The Supreme Court of Missouri is soliciting comments directly from members of the general public concerning their experiences in “particular” municipal courts and suggestions as to any practices or procedures that might improve those experiences.
“Recent events have raised issues about practices and procedures in the municipal courts of Missouri,” notes an April 2 post on the court’s website (www.courts.mo.gov).
Suggestions should be described in a letter, not to exceed two pages, and sent to the Clerk of the Supreme Court, P.O. Box 150, Jefferson City, MO 65102. The deadline for submission is Friday, May 1, 2015.
While some lawmakers, organizations and media outlets have recently suggested changes in municipal court operations, the Supreme Court survey marks one of the few times, since last year’s civil unrest, that the public has been invited to directly submit information on the municipal courts or suggest improvements.
The state supreme court has jurisdiction over the state circuit courts, which in turn oversee the municipal courts. The court has not indicated when results of its public input survey might be released.
The Missouri Supreme Court website suggests justices may take a more targeted approach to court improvement than the blanket reforms now being advanced by state legislators and some local groups.
“Suggestions should identify the particular municipal court the person wishes to address…,” the Supreme Court notices specifies.
The Missouri legislature is considering municipal court reform legislation that would reduce the percentage of revenues that cities can raise each year through court fines and impose other new restrictions on the courts. Legislative proposals would variously reduce the revenue limit from the present 30 percent to either 20 or 10 percent.
A study by the Richmond Heights-based lobbying firm, Pelopidas, LLC, found only a handful of the county’s 90-plus municipalities currently exceed the present 30 percent limit. The St. Louis Post-Dispatch essentially confirmed those findings Sunday, publishing a survey that found only 11 municipalities above the present 30 percent limit. An investigation by Missouri Attorney General Chris Koster recently found only three of St. Louis County’s municipal courts have not reported court revenues as required under law.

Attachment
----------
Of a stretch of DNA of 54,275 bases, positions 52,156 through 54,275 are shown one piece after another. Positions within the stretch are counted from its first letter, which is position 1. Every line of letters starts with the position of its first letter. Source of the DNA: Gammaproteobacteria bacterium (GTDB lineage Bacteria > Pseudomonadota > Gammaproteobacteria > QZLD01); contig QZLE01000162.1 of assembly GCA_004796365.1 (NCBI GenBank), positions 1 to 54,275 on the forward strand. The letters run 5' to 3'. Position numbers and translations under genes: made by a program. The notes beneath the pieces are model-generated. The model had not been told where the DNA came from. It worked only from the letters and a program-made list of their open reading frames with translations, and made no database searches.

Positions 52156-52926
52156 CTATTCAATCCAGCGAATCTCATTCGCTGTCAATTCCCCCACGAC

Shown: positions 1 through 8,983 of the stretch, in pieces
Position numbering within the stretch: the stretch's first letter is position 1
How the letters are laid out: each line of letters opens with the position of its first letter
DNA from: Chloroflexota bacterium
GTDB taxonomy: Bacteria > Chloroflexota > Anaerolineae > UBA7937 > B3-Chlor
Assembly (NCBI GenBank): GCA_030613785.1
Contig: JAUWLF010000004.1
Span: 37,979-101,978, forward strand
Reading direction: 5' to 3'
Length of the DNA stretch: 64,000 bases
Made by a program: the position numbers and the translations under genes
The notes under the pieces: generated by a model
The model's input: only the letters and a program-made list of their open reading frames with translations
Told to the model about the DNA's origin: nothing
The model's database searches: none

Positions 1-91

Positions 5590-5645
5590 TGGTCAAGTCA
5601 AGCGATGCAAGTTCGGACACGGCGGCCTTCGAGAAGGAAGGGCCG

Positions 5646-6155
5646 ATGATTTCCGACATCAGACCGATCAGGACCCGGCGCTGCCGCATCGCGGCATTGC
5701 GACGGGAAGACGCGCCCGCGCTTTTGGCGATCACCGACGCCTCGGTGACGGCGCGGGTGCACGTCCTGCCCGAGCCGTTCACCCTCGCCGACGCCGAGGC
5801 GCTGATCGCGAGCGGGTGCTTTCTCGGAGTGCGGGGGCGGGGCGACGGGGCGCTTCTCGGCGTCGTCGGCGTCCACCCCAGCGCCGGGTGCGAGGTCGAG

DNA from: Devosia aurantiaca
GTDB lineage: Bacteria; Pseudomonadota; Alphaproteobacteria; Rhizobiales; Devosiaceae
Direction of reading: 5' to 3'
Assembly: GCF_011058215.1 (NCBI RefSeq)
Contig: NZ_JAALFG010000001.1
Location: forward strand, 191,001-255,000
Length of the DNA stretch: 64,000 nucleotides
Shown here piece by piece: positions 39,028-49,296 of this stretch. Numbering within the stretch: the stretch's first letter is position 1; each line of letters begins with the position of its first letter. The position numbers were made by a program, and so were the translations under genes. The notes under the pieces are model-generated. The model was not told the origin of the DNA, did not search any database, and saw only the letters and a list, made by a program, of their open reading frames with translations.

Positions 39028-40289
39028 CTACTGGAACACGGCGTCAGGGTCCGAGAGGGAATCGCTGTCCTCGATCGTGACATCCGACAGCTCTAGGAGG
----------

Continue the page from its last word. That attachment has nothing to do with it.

However, the Post-Dispatch indicates that many additional municipalities, which are in compliance with current law, would suffer financially under the proposed stricter standards. A total of 20 cities – nine of which are in compliance with current law – would see revenue decreases if the 20 percent limit were adopted. A total of 42 cities – 31 of which are in compliance with existing law – would take a financial hit if the 10 percent standard were adopted.
A coalition of municipalities recently filed suit contending such state-imposed limits impair a city’s ability to provide law enforcement. Law enforcement generally accounts for about a third of a municipality’s budget, making the present 30 percent limit appropriate, the coalition argues.
Some lawmakers are reportedly concerned the proposed court reforms would hurt education. While court revenue overages have traditionally been disbursed to school districts statewide, pending legislation would send the overages in St. Louis County to the county sales tax pool.
All municipalities served by 40 South News are well within current limitations on court-generated revenues. Brentwood raises 4 percent of its revenues through its court; Maplewood, 12 percent; and Richmond Heights, 7 percent, according to the Post-Dispatch.
Eighty of St. Louis County’s 82 municipal courts last week adopted a uniform schedule of fines and fees, according the St. Louis County Municipal Court Improvement Committee. Courts in Brentwood and one other county community have not yet signed onto the uniform fee agreement due to ongoing administrative changes, but are expected to do so shortly. Municipal courts in the City of St. Louis – where officials, in the wake of criticism, recently dismissed offered amnesty in thousands of cases – is not a party to the St. Louis uniform fee agreement.
The court improvement committee – an offshoot of the St. Louis County Municipal League – plans to propose a uniform bond program and a county-wide compact under which those arrested by a local police department for outstanding warrants from another city could post bond in the city where the arrest took place. The committee has applied for a MacArthur Foundation Grant to implement a required inter-city data system.
A recent Post-Dispatch editorial called on the state Supreme Court to establish a “master” to oversee county municipal courts.